Maybe your boss said some very inappropriate things to you during your most recent performance review. They may have implied or outright stated that they expected sexual favors if you wanted a raise or a promotion. Perhaps you recently transferred to a new department and find the constant jokes and lewd gestures of the existing team members to be quite a fence.
When people make you feel uncomfortable and mistreated in the workplace, you may wonder if their actions technically constitute sexual harassment and if you have the right to file a lawsuit. How do you evaluate your work circumstances to see if you have a claim?
Does the behavior constitute a form of sexual harassment?
You can classify most sexual harassment in one of two categories. Inappropriate jokes, flirting or aggressive behavior by coworkers could create a hostile work environment. On the other hand, requests for sexual favors or dates in return for career benefits are quid pro quo sexual harassment.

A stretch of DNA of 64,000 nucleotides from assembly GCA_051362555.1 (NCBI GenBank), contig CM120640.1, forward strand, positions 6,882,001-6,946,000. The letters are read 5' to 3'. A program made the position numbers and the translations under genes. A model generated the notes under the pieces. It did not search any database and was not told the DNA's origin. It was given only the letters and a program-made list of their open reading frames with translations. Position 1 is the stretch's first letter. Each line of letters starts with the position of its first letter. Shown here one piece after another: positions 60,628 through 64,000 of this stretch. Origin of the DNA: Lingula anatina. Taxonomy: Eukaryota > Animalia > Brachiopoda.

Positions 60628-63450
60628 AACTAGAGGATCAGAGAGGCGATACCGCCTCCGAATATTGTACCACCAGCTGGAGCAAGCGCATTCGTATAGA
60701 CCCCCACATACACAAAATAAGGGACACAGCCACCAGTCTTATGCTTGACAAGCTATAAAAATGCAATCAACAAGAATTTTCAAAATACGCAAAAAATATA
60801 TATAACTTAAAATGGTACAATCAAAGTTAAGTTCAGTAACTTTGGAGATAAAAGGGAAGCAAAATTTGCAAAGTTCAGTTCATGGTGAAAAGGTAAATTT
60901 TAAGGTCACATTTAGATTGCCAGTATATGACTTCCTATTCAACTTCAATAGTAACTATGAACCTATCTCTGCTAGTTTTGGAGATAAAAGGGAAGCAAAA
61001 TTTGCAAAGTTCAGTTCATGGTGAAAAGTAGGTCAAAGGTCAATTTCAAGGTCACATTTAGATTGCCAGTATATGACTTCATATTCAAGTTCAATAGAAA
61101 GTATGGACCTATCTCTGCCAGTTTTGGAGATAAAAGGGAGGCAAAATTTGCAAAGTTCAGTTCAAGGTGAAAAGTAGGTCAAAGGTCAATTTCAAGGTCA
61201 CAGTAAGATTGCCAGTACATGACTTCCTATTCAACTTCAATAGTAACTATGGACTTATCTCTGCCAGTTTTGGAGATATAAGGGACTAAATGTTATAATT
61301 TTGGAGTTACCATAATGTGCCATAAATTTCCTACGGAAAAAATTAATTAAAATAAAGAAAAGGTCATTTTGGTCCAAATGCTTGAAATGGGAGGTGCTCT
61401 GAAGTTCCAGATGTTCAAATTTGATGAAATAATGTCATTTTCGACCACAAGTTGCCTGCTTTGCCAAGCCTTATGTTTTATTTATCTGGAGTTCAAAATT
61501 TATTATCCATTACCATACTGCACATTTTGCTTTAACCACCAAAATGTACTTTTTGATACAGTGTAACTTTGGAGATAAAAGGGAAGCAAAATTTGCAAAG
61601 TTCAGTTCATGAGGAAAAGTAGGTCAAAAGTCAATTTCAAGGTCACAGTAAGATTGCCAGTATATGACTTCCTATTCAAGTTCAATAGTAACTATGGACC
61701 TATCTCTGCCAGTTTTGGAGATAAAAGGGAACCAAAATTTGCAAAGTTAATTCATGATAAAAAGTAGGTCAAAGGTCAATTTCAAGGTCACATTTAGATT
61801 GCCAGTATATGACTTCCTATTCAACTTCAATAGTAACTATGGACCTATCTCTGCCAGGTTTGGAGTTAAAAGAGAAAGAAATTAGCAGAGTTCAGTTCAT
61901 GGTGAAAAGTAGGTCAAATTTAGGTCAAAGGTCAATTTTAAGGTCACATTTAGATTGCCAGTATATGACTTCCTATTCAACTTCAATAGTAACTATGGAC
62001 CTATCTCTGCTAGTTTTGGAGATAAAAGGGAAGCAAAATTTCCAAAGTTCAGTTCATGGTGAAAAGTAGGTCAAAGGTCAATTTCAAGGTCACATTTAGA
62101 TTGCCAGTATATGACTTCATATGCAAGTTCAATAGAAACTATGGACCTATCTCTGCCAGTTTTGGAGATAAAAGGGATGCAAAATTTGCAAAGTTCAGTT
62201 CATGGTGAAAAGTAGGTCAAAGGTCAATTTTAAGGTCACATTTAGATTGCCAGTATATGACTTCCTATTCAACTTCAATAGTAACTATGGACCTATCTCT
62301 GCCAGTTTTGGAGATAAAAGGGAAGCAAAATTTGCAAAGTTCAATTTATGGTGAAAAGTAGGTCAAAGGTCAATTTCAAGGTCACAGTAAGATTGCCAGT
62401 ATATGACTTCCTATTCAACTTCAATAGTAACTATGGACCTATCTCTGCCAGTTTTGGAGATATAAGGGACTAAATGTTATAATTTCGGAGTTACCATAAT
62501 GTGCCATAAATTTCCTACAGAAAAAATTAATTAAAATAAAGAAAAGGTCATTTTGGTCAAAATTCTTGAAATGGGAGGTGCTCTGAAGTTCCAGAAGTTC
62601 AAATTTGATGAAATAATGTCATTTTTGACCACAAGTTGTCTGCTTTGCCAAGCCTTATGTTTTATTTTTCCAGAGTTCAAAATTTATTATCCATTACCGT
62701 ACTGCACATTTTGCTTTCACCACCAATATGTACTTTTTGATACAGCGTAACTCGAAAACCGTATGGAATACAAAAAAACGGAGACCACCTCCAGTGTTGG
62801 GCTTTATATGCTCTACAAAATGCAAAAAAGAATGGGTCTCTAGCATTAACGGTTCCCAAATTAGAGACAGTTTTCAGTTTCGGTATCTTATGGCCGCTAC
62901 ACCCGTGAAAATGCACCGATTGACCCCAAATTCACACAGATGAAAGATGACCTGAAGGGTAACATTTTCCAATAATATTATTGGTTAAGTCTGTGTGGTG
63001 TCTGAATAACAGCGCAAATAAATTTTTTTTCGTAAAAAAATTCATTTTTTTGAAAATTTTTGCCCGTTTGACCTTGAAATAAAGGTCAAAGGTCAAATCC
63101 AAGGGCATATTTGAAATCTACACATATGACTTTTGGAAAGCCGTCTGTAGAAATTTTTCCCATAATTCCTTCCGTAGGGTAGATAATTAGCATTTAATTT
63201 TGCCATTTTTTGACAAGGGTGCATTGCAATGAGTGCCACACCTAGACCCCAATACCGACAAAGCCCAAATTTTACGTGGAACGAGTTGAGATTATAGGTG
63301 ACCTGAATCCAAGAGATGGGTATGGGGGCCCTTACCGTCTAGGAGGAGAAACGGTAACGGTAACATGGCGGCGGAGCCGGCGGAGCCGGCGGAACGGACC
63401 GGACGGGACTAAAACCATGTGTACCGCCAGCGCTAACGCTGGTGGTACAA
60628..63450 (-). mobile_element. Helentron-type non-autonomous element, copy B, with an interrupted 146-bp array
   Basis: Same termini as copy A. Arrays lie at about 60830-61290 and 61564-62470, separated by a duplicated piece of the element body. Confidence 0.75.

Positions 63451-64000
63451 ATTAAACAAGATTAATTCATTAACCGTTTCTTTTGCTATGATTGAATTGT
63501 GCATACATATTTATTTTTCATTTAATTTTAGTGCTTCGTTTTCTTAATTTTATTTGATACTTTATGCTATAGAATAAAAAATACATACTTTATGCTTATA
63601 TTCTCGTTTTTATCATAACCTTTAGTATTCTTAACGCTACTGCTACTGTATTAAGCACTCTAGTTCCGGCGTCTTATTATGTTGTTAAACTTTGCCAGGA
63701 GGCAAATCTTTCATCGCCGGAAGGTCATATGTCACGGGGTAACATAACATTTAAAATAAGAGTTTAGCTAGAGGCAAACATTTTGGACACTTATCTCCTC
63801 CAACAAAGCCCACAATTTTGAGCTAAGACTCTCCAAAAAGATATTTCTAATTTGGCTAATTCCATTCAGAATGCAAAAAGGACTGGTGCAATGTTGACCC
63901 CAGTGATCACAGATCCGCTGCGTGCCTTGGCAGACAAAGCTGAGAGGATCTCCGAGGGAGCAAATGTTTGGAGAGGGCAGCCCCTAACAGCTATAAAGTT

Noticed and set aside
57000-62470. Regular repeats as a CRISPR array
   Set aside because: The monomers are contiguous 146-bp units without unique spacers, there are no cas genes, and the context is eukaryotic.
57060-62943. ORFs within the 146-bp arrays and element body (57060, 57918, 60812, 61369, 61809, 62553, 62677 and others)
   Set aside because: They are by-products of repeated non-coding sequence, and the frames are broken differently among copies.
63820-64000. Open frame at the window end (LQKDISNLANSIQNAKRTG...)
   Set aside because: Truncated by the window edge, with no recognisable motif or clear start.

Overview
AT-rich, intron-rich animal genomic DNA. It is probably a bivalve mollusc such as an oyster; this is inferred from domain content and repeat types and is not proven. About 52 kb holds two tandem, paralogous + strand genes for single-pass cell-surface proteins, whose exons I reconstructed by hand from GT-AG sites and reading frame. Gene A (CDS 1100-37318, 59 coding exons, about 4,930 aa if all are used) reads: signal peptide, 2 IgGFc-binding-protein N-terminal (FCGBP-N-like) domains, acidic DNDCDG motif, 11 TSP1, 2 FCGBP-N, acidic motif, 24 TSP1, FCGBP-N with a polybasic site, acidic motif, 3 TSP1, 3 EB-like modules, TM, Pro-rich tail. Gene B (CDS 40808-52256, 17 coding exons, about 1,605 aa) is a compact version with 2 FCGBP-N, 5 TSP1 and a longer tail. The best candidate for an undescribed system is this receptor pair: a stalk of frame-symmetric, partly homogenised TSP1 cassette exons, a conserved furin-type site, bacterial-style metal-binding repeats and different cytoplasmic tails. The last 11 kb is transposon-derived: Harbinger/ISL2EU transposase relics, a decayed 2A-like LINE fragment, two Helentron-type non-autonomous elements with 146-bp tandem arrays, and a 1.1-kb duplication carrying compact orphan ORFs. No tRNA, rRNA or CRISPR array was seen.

If the behavior you experience at work falls into either of these categories, it may meet the basic criteria necessary for you to bring a claim against your employer.
Did you report the mistreatment you’ve endured?
Often, to bring a sexual harassment claim against a company, an employee will first have to demonstrate that they alerted the company to their experience and the business did not respond appropriately.
For example, if you reported harassment on the job and the company punished you for speaking up or did not take any action at all regarding your complaints, you may have a strong claim that the company contributed to the harassment by refusing to investigate it or discipline the people involved.
On the other hand, if the person you should report the harassment to played a role in your mistreatment, you may not have felt like you could speak up. If the company did not give you a way to report harassment without endangering your career or involving someone actively mistreating you, you may have a claim in that situation as well.
Exploring whether your work circumstances meet the standard for a sexual harassment claim can help you push back against inappropriate behavior for yourself and others who will work at the company in the future.